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There’s an age-old question of how much insulation to install in our homes. In the green building community, there is a contingent that says to add more until the “payback” for the added insulation isn’t worth it—until the energy savings that will result from the insulation doesn’t pay back the cost of that insulation quickly enough.
Energy and environmental consultant Andy Shapiro, of Energy Balance, Inc. in Montpelier, suggests a different approach: basing that decision on the cost of solar.
Energy conservation and the cost of solar.
Andy argues that once we get to very high levels of insulation, it doesn’t make sense to spend more on energy conservation than it would cost to supply that saved heat (or cooling) with a photovoltaic (PV) system used in an air-source heat pump. Air-source heat pumps (often referred to as mini-splits—see "7 Tips to Get More From Mini-Splits") are the heating and cooling system of choice today for many highly efficient homes; they offer two to three times the efficiency of standard baseboard-electric heating systems. Using PV as the benchmark makes sense, because—like conservation—after the up-front investment, there is little to no operating cost.
To illustrate this point, Andy evaluated a 1,000 square-foot roof insulated to either R-60 or R-80. In the 7,700 degree-day climate of Burlington, Vermont, the R-60 roof results in a heat load of 390 kilowatt-hours per year (kWh/yr) or 3.1 million Btus per year (MMBtu/yr), or vs. 290 kWh/yr or 2.3 MMBtu for the R-80 roof. In this analysis I’ll mostly use kilowatt-hours (kWh) as the measure of both thermal and electrical energy, as is common in most of the world; Btus (British Thermal Units) are unique to the U.S.
The savings from providing the extra R-20 in the ceiling is 98 kWh/yr. Andy assumed that the cost of the PV system is $4 per peak-watt ($4,000/kWh-peak) without any tax credits or other incentives, and he assumed that a PV system in Burlington’s relatively cloudy climate will generate 1,100 kWh/yr for every peak kW of rated capacity, while the air-source heat pump has an assumed coefficient of performance (COP) of 2.3.
Given these assumptions—which are certainly up for debate—providing 98 kWh/yr of heat will require 0.089 rated kW of a PV system (98 ÷ 1,100). At $4 per installed peak-watt, the cost of that PV system would be $356, or $0.36/ft2 of roof. With this analysis, adding the extra R-20 to the roof will make sense as long as it costs less than $357. In reality, such a change would cost more like $750, or $0.75/ft2 (assuming loose-fill cellulose and just the cost of the insulation). In other words, it makes better economic sense, in this example with these assumptions, to stick with the lower R-value (R-60) and invest in the PV capacity.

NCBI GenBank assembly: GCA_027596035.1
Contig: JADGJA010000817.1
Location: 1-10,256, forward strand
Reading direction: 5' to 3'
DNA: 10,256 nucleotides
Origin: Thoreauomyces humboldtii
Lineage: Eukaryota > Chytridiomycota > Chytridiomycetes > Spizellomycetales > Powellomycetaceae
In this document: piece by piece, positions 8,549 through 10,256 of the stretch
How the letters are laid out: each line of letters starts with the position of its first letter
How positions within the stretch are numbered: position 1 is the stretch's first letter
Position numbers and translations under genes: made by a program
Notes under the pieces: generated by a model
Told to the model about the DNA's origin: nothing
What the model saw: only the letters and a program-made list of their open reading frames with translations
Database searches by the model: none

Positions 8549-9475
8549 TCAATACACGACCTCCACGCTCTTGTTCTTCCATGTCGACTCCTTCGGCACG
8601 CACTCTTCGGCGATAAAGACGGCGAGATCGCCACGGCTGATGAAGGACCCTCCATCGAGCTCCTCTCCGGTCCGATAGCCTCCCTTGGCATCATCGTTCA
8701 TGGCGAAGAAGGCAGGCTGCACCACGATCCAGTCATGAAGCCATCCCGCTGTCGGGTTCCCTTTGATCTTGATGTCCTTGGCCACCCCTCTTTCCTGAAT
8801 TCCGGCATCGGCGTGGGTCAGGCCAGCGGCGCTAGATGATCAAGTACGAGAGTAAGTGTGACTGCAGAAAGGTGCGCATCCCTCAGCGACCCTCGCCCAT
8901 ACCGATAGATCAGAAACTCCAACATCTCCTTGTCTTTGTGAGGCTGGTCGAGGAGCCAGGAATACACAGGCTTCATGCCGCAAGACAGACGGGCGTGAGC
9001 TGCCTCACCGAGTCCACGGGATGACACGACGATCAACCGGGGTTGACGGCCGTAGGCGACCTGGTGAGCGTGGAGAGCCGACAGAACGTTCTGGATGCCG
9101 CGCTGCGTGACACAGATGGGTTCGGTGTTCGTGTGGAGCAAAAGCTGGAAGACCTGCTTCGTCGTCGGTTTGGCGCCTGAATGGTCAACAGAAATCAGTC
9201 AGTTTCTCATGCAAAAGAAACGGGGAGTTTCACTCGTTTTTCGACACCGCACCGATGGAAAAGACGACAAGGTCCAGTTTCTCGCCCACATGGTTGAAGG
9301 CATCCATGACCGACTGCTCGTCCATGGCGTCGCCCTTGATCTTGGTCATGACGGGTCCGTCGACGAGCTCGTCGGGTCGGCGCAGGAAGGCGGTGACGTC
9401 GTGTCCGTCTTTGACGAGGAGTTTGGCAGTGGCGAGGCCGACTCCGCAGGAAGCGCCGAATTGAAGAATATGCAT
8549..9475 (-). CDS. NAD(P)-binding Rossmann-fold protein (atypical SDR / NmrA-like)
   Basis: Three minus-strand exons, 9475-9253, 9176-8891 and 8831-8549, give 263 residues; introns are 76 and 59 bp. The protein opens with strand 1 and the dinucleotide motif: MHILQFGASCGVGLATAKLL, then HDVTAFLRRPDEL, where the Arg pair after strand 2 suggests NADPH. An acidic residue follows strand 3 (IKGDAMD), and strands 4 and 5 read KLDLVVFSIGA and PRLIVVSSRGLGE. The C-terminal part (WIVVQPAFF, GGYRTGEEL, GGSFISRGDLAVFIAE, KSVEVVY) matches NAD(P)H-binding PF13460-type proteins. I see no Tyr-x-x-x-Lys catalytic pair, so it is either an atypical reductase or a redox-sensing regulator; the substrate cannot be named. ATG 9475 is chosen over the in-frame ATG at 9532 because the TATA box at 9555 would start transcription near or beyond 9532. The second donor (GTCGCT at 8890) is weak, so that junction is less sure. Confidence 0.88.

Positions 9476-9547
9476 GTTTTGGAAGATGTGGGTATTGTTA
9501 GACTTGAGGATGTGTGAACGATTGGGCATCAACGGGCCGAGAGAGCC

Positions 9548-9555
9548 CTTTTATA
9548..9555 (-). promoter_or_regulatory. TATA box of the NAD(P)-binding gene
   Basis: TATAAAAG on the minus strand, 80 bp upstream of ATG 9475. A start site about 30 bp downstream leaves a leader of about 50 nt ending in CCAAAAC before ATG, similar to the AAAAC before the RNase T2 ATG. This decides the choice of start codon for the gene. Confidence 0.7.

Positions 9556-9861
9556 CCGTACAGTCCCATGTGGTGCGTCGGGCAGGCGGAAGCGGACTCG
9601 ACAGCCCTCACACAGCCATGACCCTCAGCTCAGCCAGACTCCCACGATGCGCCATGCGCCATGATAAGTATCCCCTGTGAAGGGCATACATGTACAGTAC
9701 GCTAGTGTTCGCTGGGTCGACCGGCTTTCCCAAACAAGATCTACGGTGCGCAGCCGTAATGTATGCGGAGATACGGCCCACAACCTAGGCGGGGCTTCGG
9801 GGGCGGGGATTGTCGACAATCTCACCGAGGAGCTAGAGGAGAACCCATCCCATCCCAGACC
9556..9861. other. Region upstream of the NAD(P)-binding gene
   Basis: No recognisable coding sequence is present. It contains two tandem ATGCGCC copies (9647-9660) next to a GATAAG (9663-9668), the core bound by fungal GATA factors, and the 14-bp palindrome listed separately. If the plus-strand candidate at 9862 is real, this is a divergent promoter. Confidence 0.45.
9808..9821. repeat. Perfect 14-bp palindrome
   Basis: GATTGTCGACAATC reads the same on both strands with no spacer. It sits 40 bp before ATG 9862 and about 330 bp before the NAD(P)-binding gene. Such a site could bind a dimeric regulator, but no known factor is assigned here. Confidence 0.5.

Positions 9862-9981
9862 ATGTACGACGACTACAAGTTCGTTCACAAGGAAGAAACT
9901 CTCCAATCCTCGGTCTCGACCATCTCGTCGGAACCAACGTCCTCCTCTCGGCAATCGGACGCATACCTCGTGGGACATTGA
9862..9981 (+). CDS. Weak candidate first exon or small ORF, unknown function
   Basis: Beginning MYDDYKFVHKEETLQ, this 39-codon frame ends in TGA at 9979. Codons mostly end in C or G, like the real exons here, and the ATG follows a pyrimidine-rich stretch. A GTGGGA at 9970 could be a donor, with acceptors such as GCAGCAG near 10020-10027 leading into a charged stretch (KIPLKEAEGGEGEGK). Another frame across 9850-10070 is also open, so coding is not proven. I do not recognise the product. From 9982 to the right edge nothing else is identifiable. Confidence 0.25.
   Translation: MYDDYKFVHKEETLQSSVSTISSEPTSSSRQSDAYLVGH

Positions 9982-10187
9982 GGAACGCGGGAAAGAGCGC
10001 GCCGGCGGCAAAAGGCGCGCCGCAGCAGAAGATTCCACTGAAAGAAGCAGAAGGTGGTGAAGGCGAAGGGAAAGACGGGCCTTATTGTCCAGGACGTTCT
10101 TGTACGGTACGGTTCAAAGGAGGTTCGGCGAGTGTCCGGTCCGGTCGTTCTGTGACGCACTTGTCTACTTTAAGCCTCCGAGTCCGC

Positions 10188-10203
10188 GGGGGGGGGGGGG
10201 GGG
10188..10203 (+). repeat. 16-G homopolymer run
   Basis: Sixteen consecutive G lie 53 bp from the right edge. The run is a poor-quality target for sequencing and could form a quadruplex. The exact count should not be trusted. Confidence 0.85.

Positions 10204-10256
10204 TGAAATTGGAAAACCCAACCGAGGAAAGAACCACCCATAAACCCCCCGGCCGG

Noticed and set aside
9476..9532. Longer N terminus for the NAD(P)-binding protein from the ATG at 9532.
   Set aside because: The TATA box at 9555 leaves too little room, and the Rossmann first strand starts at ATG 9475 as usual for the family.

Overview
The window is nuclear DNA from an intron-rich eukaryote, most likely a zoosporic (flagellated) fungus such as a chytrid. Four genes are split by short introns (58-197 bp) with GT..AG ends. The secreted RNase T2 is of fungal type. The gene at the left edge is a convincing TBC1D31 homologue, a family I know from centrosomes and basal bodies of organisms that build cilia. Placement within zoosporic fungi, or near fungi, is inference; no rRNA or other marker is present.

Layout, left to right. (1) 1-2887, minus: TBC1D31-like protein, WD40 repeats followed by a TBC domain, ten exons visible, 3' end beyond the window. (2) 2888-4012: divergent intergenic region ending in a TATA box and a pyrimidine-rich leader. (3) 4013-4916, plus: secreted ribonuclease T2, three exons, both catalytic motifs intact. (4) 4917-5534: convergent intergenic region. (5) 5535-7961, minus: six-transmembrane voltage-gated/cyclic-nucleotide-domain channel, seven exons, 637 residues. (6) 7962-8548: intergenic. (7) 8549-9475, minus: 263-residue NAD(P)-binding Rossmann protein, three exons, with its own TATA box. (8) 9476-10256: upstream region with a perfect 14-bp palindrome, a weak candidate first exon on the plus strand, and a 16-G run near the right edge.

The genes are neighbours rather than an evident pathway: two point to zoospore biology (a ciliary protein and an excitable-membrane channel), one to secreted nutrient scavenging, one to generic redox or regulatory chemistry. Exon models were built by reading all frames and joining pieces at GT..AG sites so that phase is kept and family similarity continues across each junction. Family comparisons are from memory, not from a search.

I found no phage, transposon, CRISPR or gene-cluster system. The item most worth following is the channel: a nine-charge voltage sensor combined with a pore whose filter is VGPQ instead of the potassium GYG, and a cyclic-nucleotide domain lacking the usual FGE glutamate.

Using investment in PV as a benchmark for conservation investments
I like this approach for figuring out how much we should spend on energy conservation. It could be used not only to evaluate investments in insulation, but also investments in air tightness and some pieces of equipment, such as a heat-recovery ventilators (HRVs). Andy’s calculations assume no tax credits, rebates, or other incentives for PV; with such incentives in place (as is currently the case), the argument is even stronger.
One thing the analysis does not account for is the fact that investments in insulation should continue paying off for a very long time (maybe even a few hundred years if the house is well-built and the insulation protected from damage), while a PV system will need to be repaired and periodically replaced during the life of the insulation. This analysis does not address lifetime costs of PV and insulation; doing so would require an assumption regarding the discount rate and an estimate of future maintenance costs.
My friend Dave Timmons, Ph.D., who is working on models of renewable energy economics and who teaches ecological economics at the University of Massachusetts, notes that for electricity there is a formula for the levelized cost of energy (LCOE), and he suggests that one could develop an analogous calculation for the levelized cost of conservation, so that we’re comparing apples to apples. (But I’ll have to leave that to the economists who are a lot smarter than me.)
Dave also points out that the analysis doesn’t account for the cost of electricity storage. Producers of PV electricity today are able to use the grid as a storage system, but that may change as renewables begin accounting for a larger percentage of electricity production. Viable storage in the grid may increase the assumption we should use for PV cost.
What about with lower insulation levels?
I’ve used this argument for deciding between really high levels of insulation: R-60 vs. R-80. How does it work when applied to insulation levels most builders are using?
If we are considering boosting attic R-values from R-19 to R-38 (also an increase of about R-20)—the economic argument for investing in conservation is far different. In this case, the savings in heat would be 620 kWh/year to go with the additional insulation and the cost of PV needed to deliver this heat would be $2,250, or $2.25/ft2. Clearly, the extra insulation, at $750 ($0.75/ft2), is a better investment.
This second example illustrates the argument I’ve long made that it makes sense to invest in energy conservation first and only after that put in the PV system. But if you go far enough with conservation, as Andy argues, you eventually reach a point where it doesn’t make economic sense to invest in he additional insulation.
Does this reasoning make sense? I’d be interested in your thoughts.
Alex is founder of BuildingGreen, Inc. and executive editor of Environmental Building News. In 2012 he founded the Resilient Design Institute. To keep up with Alex’s latest articles and musings, you can sign up for his Twitter feed.
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